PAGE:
Social Media and Everyday Politics
I am very excited to announce the release of Social Media and Everyday Politics, the book I wrote based on the research I’ve been doing over the last few years and published by Polity.
About the book
Social Media and Everyday Politics is, clearly, a book about social media and politics, but it’s not just about politicians and elections and Twitter and blogs – after all, there’s far more to both ‘social media’ and ‘politics’ than just those topics. This is my first book: it draws upon my PhD, the work I did between finishing the PhD in November 2011 and starting my VCRF in February 2015, and a whole lot more (including a tiny bit on my Honours experience in Lille, France, in 2006). The book was written between June 2014 and May 2015, with edits and revisions in July and August 2015. If you want to know what I was listening to as I wrote this, my writing soundtrack is on Spotify.
The political here is featured in a wide range of contexts: for instance, Chapter One starts with nipples, Chapter Seven finishes up with sausages, and in between there is coverage of Eurovision, puns, onions, selfies, typefaces, portmanteaux, and various commentary about Tony Abbott. Or, from the back cover:
From selfies and memes to hashtags and parodies, social media are used for mundane and personal expressions of political commentary, engagement, and participation. The coverage of politics reflects the social mediation of everyday life, where individual experiences and thoughts are documented and shared online.
In Social Media and Everyday Politics, Tim Highfield examines political talk as everyday occurrences on Twitter, Facebook, blogs, Tumblr, Instagram, and more. He considers the personal and the political, the serious and the silly, and the everyday within the extraordinary, as politics arises from seemingly banal and irreverent topics. The analysis features international examples and evolving practices, from French blogs to Vine loops from Australia, via the Arab Spring, Occupy, #JeSuisCharlie, Eurovision, #BlackLivesMatter, Everyday Sexism, and #illridewithyou.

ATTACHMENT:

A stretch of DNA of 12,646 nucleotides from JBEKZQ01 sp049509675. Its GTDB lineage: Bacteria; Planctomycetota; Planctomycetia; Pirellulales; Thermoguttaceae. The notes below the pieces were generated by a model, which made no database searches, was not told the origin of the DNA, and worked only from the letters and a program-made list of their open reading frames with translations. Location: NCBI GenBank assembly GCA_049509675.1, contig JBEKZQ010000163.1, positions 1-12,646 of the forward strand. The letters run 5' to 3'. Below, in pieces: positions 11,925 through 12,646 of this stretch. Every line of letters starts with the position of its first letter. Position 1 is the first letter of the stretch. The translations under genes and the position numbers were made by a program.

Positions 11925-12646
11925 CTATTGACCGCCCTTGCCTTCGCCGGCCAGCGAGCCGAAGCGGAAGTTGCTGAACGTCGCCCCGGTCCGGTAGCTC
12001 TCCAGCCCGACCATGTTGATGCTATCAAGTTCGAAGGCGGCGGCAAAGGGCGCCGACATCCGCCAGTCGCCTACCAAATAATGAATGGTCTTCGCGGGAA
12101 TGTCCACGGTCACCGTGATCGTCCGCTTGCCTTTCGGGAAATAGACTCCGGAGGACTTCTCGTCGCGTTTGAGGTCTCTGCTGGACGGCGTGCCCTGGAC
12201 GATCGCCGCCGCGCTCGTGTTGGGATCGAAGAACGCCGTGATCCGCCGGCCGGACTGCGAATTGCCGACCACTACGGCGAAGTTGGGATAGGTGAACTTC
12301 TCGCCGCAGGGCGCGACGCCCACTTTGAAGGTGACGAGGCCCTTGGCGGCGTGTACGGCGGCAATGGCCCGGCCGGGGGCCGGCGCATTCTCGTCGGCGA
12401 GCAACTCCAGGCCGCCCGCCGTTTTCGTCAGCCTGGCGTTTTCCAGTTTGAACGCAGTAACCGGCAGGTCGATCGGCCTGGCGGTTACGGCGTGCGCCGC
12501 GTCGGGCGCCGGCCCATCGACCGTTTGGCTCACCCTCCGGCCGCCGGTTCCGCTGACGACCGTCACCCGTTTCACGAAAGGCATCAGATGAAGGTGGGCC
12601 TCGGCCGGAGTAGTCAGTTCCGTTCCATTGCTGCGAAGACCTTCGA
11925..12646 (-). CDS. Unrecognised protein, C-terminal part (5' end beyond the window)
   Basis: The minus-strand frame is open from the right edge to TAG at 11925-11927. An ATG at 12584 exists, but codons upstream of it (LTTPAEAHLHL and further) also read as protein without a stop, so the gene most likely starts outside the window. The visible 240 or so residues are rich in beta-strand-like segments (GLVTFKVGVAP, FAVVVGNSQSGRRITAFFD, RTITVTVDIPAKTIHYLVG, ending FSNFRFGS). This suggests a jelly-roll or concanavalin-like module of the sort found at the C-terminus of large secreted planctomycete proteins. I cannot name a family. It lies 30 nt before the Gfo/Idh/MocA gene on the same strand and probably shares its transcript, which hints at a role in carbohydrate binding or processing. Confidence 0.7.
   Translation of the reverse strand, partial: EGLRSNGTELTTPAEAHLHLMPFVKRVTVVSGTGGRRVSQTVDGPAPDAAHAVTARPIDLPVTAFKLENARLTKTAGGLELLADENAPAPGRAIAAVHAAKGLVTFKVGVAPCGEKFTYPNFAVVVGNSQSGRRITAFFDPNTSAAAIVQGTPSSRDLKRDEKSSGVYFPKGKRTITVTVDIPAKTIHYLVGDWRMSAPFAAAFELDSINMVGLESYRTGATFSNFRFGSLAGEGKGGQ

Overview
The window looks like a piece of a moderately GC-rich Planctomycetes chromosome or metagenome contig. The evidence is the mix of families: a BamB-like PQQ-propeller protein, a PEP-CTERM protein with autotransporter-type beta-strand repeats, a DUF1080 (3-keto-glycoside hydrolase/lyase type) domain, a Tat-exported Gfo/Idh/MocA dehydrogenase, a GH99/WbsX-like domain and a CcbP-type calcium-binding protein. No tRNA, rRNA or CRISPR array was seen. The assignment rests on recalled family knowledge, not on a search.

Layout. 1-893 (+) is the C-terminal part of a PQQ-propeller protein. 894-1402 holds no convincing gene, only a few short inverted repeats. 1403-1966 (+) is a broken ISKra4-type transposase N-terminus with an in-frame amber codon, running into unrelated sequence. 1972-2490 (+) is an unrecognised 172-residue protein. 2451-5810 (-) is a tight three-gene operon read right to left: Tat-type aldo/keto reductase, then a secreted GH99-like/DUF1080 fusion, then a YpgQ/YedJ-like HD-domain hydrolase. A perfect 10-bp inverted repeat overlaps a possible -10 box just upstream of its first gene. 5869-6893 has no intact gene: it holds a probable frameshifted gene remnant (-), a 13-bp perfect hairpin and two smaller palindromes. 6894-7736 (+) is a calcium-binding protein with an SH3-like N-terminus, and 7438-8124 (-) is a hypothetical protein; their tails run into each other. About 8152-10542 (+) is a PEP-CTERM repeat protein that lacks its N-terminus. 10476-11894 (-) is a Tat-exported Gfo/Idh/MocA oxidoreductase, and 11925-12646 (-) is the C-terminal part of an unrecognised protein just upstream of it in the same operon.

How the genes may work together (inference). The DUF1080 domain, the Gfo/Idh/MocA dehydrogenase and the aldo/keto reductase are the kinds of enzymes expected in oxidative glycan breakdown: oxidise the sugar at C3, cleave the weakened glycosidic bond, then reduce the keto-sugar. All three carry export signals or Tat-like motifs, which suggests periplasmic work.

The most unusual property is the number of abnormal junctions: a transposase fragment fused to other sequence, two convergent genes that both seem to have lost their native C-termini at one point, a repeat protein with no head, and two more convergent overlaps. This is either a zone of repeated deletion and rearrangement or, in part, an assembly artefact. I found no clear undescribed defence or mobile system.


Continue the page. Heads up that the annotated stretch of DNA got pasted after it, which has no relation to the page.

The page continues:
This timely book will be a valuable resource for students and scholars in media and communications, internet studies, and political science, as well as general readers keen to understand our contemporary media and political contexts
Introduction: Everyday politics and social media
Chapter One: Personal / political
Chapter Two: Political rituals of social media
Chapter Three: Media politics
Chapter Four: Breaking news, scandals and crises
Chapter Five: Collective and connective action
Chapter Six: Partisan politics and politicians on social media
Chapter Seven: The everyday of elections
Conclusion: The changing face of everyday social media and everyday politics
In paperback form, the book runs 165 pages (+ references and index, for a total of 211 pages); it features two network maps, one column graph, one selfie, and one photo of a sausage. Firecatcher designed the amazing cover. You should be able to find it around 302.231 if your library uses the Dewey Decimal System.
Politics is personal and the personal is political. As new media platforms enhance our ability to express ourselves and connect with others, everyday politics are performed in public spheres interconnected by social media. Tim Highfield makes this abundantly clear in Social Media and Everyday Politics, a must read volume for those interested in how the language, the practice, and the meaning of political expression evolve in contemporary societies. His approach offers rich theoretical terms, methodological insight, and analytical rigor to our understanding of how social media reorganize political realities.
Zizi Papacharissi, University of Illinois at Chicago
This is an excellent book. It is comprehensive and up-to-date. It is a great introduction to social media in general – but especially delivers handsomely on its topic of everyday politics and social media. The range of examples and cases are terrific and well-analysed. I especially like the authorial voice; grounded, funny, lively, sharp.
Gerard Goggin, University of Sydney
For more information
Email me at t.highfield @ qut.edu.au